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Madagascar Opposition Protest After Talks Break Down


Security forces in Madagascar have fired tear gas to disperse anti-government protesters, a day after talks between the opposition leader and the president broke down.

Reports from the capital, Antananarivo, say security personnel moved in on about 3,000 protesters who had gathered outside a sports stadium Thursday. There were no reports of injuries.

Earlier on Thursday, the United Nations dispatched senior envoy Haile Menkerios to Madagascar in an effort to restart talks between opposition leader Andry Rajoelina and President Marc Ravalomanana.

The envoy says he expects to spend at least a week in the Indian Ocean island nation.

About 100 people have died in political unrest since Rajoelina began a campaign of protests and civil disobedience aimed at ousting Mr. Ravalomanana.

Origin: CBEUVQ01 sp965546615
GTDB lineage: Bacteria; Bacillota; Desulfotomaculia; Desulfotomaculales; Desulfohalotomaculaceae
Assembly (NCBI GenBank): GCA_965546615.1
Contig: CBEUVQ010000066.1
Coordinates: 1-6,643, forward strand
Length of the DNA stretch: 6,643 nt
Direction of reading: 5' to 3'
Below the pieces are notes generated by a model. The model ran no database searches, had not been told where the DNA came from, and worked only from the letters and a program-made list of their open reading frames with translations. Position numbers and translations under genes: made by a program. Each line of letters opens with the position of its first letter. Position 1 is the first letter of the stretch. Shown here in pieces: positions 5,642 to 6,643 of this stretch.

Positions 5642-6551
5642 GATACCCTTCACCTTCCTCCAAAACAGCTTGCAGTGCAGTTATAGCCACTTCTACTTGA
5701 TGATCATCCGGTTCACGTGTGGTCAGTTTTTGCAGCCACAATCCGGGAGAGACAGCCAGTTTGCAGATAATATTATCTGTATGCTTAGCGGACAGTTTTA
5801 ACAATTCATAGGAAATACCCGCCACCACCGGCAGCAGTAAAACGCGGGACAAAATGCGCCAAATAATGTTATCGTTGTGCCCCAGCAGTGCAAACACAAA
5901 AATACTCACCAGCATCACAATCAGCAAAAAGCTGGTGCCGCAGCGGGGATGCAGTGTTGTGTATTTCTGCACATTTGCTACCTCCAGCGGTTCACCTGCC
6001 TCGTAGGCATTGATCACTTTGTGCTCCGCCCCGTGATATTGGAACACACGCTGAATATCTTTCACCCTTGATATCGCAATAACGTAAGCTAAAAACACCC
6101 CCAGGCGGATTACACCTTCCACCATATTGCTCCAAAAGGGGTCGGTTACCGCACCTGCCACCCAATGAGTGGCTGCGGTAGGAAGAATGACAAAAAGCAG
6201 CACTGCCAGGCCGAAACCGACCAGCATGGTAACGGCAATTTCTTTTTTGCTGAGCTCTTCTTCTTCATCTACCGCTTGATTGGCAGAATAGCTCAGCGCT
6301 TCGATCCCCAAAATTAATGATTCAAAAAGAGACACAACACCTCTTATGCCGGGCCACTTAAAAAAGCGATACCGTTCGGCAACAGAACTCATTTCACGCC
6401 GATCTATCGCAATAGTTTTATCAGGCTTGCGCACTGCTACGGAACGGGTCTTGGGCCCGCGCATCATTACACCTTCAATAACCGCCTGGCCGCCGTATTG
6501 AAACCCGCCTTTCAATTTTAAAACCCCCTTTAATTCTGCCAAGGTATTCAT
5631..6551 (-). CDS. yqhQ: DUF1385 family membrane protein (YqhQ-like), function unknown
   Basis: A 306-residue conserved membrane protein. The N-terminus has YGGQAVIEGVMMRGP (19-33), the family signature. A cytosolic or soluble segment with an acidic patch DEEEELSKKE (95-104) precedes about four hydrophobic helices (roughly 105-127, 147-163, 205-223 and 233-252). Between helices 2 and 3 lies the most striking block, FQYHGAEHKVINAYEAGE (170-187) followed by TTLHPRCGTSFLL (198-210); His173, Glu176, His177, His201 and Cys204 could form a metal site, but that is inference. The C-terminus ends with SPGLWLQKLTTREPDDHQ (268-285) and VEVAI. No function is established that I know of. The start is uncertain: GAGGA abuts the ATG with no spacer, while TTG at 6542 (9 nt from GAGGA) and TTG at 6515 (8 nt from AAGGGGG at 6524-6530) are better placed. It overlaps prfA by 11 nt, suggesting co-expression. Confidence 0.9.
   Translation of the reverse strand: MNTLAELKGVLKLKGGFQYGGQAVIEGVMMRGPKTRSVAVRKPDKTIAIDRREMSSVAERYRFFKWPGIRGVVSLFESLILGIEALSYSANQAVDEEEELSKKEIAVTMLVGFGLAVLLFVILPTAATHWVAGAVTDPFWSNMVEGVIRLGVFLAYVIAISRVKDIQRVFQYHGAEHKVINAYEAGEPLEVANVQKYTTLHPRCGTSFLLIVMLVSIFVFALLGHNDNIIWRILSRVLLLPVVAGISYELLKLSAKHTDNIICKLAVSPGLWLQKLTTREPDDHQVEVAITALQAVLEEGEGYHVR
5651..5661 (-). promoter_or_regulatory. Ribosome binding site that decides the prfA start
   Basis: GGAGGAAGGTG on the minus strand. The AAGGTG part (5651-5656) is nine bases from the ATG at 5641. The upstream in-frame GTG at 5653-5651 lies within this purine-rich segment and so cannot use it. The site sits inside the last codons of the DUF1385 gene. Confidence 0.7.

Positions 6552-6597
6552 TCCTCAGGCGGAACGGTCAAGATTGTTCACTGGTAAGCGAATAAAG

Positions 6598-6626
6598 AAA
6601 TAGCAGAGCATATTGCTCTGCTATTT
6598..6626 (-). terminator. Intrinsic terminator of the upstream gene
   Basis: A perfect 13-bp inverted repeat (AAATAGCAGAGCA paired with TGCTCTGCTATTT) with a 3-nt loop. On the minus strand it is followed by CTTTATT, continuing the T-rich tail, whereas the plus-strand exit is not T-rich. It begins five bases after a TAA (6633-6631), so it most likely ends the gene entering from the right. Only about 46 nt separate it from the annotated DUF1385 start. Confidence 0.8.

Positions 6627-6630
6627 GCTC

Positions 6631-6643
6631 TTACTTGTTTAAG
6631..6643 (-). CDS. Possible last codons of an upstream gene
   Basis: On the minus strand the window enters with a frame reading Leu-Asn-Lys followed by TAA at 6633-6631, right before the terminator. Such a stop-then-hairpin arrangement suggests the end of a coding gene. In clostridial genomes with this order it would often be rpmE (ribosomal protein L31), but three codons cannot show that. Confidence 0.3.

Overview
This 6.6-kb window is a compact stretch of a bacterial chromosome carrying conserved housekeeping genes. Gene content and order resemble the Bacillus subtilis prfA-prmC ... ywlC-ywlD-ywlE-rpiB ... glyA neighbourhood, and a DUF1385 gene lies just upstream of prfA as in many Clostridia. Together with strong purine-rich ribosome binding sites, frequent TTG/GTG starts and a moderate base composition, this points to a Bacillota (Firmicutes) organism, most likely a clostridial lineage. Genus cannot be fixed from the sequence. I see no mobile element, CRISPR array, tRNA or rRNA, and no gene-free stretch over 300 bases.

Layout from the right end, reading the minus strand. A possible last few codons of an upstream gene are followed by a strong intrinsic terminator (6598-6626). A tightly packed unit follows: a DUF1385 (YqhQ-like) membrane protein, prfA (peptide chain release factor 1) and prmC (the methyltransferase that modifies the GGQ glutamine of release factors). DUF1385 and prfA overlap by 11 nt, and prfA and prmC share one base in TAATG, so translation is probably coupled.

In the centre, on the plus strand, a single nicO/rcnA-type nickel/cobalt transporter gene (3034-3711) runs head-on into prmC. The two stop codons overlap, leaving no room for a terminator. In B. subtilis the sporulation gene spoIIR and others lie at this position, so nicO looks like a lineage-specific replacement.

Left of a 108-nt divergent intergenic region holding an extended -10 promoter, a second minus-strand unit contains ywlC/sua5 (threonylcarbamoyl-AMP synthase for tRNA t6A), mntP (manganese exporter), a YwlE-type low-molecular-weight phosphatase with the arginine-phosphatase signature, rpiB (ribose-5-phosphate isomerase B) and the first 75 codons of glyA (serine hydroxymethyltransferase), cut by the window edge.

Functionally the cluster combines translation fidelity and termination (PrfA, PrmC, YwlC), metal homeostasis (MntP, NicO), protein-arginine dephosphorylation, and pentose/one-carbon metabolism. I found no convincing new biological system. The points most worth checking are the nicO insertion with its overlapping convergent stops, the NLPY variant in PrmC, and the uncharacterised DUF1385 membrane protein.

Rajoelina ended negotiations after the president failed to show up for the latest round of negotiations Wednesday.

Madagascar's police minister Tsehenoarisoa Rabenja said the president did not attend the talks because it was impossible to guarantee his security due to the large numbers of participants.

Earlier Wednesday, the chief mediator in the crisis, Roman Catholic Archbishop Odon Razanakolona, said he was quitting, saying the talks were completely deadlocked and making no progress.

Earlier this month, the opposition leader declared himself the country's new ruler and vowed to take over the government. He had been the mayor of Antananarivo until the president fired him after the protests turned violent.

Rajoelina accuses Mr. Ravalomanana of being corrupt and authoritarian. The president has said repeatedly that he remains in charge of the nation's affairs.

Some information for this report was provided by AFP, AP and Reuters.

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